Commentary: Humanizing data inspires connection and change

By S. Renee Smith

As a result of the pandemic, undeniable racial disparities and the economic downturn, 2020 has created a greater appetite for data. Many business leaders are focusing on making data-driven decisions that create a more inclusive and equitable workforce. As an expert in developing leaders, numbers don’t mean much to me unless there is a clear connection to the people they represent.

S. Renee Smith

In my role as RALIANCE’s chief corporate responsibility officer, humanizing data helps me to understand problems such as inequity, power dynamics and workplace cultures that oppress and traumatize individuals and groups of people, as well as how these issues disrupt families, communities and business growth. Helping business leaders understand, find and implement solutions to these challenges is central to my work.

According to research by PricewaterhouseCoopers, there is a major disconnect between consumers and business leaders in terms of whether they believe companies seek to serve the greater good. While 68% of business leaders believe companies do this, only 15% of consumers are convinced. Why do you think business leaders see themselves so differently than consumers do? Could it be that business leaders have failed to accurately measure their business impact and perception in the real world, rather than just looking at their internal stats? In other words, have they failed to humanize the data they take in?

I’m not an expert in data collection or interpretation, but what I do know for sure is that people matter. When executives leave the comfort of their corner offices and have conversations with real people, those experiences influence and reframe the meaning of data.

I remember the profound impact putting a face and story to the data had on me when I served on the Delaware Commission on Early Education and the Economy (2014-16). As a member of the commission, I was one of more than 20 business leaders advocating for solutions to bring high-quality early-learning programs to the state, especially for at-risk learners. Decades of research confirmed the necessity and positive long-term consequence of early education on these children, yet skeptical individuals continued to deny this reality. At the time, I wondered if their doubt was a result of politics or a profound disconnect with their community.

To counteract this disbelief and to better communicate the need to pass an early-education budget, we took steps to better understand the budget’s potential impact on the community by visiting several early-childhood education centers. It was a game changer. I observed astute businessmen melt as we observed classrooms of wide-eyed, enthusiastic, innocent and diverse children eagerly raise their hands to answer questions or share thoughts about a character in a story.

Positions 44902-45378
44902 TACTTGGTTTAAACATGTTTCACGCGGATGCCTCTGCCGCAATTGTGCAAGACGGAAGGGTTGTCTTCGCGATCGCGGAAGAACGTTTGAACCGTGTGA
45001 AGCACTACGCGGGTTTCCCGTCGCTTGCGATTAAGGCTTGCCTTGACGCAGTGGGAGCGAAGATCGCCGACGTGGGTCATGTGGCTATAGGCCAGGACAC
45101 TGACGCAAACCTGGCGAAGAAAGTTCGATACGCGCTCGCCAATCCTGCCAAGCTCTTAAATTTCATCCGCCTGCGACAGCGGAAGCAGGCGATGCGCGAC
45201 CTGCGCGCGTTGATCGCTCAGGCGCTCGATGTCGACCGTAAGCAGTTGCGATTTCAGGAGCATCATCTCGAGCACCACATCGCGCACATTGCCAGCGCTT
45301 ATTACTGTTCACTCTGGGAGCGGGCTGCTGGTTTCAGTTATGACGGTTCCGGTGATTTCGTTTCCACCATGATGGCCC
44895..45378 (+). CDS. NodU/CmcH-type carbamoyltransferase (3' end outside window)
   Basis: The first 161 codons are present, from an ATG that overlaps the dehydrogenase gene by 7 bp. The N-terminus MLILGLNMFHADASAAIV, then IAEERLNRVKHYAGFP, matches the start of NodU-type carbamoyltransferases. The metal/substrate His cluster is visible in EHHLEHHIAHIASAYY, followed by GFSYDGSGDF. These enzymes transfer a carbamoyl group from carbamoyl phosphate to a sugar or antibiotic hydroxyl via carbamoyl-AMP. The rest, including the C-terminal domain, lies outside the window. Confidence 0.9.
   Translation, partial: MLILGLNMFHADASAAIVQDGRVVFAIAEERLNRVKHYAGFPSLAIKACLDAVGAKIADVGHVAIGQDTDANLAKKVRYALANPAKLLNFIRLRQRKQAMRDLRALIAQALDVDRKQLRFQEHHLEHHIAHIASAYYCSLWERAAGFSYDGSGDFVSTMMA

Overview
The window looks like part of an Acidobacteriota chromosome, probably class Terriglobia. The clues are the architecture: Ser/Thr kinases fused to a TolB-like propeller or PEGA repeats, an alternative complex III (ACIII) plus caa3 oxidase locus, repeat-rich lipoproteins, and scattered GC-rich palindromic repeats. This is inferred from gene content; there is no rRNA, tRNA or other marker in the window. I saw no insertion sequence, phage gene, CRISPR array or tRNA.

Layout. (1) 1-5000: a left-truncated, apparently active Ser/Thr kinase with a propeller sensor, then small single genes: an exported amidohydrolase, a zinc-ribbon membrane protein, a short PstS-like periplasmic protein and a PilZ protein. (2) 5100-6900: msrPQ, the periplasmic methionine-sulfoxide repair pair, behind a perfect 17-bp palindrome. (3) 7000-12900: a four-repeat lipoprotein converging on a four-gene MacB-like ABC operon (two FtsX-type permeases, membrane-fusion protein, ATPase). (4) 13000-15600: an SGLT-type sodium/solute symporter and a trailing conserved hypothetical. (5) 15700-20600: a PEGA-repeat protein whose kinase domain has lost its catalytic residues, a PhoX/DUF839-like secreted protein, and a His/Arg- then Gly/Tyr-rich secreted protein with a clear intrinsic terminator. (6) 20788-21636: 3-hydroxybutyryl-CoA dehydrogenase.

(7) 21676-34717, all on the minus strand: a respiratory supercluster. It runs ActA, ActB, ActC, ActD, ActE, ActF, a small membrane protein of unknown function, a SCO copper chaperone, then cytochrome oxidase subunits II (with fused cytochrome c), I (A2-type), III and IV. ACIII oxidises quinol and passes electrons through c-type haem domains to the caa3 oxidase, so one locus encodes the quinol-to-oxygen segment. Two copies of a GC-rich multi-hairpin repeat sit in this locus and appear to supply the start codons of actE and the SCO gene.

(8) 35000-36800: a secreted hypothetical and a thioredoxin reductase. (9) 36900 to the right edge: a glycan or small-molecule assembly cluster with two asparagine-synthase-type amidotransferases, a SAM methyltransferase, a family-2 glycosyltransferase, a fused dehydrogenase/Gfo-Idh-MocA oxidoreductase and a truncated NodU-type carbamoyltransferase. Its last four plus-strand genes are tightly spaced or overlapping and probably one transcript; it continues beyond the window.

I recall visiting one center where a little boy played a guitar for us. The instructor told us he was gifted, but his mother could barely afford child care. This meant that getting him what he needed to develop his natural gift was out of the question. What do you think his future would look like without the support he needed to develop and capitalize on his talent?

Our visits to the centers changed our perspectives, conversations and motives. In the end, we championed the successful passage of a $9 million state budget in support of early-childhood education by relaying to legislatures and community leaders what we had seen, heard and experienced at these early-education sites.

This experience taught me that humanizing data can impact us in the following ways:

• Increase empathy: Every person has a story. Listening to those stories increases connection. We’re able to see ourselves in others and build capacity for compassion. Most importantly, it builds credibility because your employees will know that they matter to you.

• Engage listeners: As a leader, it is likely you know that there’s a problem but may have difficulty communicating how the issue impacts a person or group of people. This creates disconnects. By talking with people and gathering stories, you engage on deeper levels and develop an understanding of the issue and how to communicate it from your heart.

• Inspire a mission: When I was asked to serve on the board, the data was convincing, but seeing those children and talking to the instructors transformed the data into clear stories that moved me to speak to the state legislature’s education committees, petition bipartisan political and community leaders and write an editorial for influential media outlets. I knew every child deserved an equal education that would more likely lead to a better quality of life, and I was determined to help them get it.

No matter the social issue for which you are seeking a solution, it’s critical to put a face and story to the data to inspire connection and change.

S. Renee Smith is a self-esteem, communications and branding expert and author. She’s also the chief corporate responsibility officer at RALIANCE, which provides consulting, assessment and development services to help build more equitable workplace cultures.